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Briton Jailed for Arms Dealings

Zimbabwe Case Linked to Coup Plot in Equatorial Guinea

By Stella Mapenzauswa
Reuters
Saturday, September 11, 2004; Page A16

HARARE, Zimbabwe, Sept. 10 -- A Zimbabwean court jailed a former British special services officer for seven years Friday in a case prosecutors linked to a foiled coup attempt in the oil-rich country of Equatorial Guinea.

Simon Mann, 51, had pleaded guilty to attempting to buy weapons from Zimbabwe's state arms manufacturer, but he has insisted that the arms were to be used for guarding mining operations in eastern Congo.


A TV image shows Simon Mann outside court in August. Margaret Thatcher's son has been charged in the coup plot. (Zimbabwe Broadcasting Corporation Via Reuters Tv)

State prosecutors had sought to connect Mann with 14 mercenaries on trial in Equatorial Guinea on charges of trying to oust Teodoro Obiang Nguema, the longtime president of the tiny West African country.

The Zimbabwean court also jailed 65 suspected mercenaries, all South African citizens, for 12 months on related charges. The two pilots of a plane carrying the suspected mercenaries that was seized at the Harare airport in March were sentenced to 16 months.

Magistrate Mishrod Guvamombe made no reference to the coup plot when passing sentence.

Defense attorneys said they would not appeal.

Mark Thatcher, son of former British prime minister Margaret Thatcher, was arrested last month in South Africa on suspicion of helping bankroll the plot.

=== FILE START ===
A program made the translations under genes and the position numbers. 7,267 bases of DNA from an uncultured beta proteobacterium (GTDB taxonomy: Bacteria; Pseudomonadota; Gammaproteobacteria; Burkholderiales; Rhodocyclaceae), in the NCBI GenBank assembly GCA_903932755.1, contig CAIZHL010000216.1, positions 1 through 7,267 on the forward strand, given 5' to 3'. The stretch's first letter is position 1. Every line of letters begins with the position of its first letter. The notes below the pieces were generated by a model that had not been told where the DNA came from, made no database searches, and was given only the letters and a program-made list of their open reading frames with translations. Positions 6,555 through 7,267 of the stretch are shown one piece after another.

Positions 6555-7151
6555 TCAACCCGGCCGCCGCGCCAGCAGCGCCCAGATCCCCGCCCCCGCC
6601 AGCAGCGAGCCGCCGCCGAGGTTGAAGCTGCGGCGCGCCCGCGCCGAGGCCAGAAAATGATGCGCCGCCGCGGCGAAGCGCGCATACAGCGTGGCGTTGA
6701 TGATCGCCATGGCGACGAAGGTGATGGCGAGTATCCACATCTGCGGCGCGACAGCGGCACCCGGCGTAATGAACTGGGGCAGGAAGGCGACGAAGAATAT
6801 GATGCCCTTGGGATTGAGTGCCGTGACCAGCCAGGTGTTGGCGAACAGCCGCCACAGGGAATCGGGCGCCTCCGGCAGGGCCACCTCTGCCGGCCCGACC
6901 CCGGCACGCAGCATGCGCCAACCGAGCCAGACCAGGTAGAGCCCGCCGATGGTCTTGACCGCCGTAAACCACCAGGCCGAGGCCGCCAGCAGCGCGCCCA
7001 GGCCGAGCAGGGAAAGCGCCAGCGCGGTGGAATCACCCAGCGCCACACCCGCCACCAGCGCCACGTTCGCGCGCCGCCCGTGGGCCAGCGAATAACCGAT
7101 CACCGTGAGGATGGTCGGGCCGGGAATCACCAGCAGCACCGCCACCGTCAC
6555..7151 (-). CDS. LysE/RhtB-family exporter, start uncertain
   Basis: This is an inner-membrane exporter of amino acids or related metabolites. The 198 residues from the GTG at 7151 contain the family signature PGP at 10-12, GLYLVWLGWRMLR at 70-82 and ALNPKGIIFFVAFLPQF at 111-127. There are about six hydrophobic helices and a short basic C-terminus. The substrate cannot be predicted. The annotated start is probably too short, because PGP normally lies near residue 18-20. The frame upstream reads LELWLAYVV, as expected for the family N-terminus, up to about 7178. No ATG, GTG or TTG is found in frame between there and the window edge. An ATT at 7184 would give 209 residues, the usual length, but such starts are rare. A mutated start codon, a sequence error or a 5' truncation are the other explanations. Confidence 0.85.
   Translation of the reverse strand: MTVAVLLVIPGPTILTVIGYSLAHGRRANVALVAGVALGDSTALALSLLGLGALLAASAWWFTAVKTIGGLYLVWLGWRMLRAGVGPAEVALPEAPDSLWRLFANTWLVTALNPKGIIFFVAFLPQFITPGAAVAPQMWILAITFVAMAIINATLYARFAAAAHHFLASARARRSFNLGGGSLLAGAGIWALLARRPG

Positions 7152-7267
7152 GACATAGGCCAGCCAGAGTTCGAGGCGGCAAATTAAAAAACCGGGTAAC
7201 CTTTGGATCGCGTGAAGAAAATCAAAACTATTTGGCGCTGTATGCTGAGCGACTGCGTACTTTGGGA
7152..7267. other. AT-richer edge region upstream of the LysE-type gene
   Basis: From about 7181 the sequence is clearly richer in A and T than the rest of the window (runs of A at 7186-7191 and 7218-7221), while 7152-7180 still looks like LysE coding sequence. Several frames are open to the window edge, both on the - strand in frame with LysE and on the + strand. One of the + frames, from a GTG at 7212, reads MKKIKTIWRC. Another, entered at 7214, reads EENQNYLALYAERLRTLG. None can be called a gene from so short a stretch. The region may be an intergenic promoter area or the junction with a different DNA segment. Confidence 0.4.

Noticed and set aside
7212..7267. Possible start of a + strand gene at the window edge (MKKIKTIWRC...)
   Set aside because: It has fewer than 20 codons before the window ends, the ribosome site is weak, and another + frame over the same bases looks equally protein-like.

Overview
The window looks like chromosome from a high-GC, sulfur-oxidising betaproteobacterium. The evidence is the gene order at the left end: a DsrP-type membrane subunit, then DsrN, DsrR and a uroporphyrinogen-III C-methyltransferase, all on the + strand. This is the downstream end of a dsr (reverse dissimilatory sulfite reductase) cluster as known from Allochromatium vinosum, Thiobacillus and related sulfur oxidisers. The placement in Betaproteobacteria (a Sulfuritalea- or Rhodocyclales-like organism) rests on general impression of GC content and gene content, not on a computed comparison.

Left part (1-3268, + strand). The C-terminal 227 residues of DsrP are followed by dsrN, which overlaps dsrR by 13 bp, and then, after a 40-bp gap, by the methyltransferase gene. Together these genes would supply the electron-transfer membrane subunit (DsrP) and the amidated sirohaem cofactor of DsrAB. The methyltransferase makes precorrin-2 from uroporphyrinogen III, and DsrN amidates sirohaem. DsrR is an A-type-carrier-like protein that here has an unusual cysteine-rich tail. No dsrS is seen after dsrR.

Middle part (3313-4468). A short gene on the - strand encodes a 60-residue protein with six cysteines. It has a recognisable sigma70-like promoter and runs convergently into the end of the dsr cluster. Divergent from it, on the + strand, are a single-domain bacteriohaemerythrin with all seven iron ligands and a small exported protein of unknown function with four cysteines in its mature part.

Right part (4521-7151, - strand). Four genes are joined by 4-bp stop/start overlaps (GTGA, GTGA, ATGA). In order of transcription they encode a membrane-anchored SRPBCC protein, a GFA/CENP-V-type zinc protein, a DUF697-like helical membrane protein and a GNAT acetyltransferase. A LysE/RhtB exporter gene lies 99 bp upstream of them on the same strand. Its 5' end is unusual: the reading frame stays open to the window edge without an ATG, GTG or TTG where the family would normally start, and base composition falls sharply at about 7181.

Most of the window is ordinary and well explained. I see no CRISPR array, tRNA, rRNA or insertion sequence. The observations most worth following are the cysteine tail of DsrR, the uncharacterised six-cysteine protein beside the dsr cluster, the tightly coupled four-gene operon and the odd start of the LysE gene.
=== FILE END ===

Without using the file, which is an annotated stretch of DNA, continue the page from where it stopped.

Guvamombe said Mann would serve four years for trying to buy weapons that included antitank missiles, hand grenades and assault rifles as well as three years for trying to buy them without a license.

"Both offenses in my view are serious. Both offenses were well planned and well executed, and that must be reflected in the sentence," he said.

Mann founded two security firms that became bywords for mercenary activity across Africa in the 1990s, using the expertise he had gained as an officer in Britain's Special Air Service. He is expected to serve his sentence in the crowded, high-security Chikurubi prison, where the trial was held.

Distraught relatives of the men wept outside the makeshift courtroom after the ruling was handed down.

"I am devastated. I can't believe it. They have already done six months, and with this sentence, it is now 18 months," said a weeping Marge Pain, whose husband was on the plane.

The trial of the 14 suspected mercenaries underway in Equatorial Guinea, sub-Saharan Africa's third-biggest oil producer, is due to resume Oct. 1, after investigators visit South Africa to observe Mark Thatcher's trial. The court will question Thatcher, who was freed on $300,000 bail, on Sept. 22.

Thatcher has denied involvement in any coup plot.


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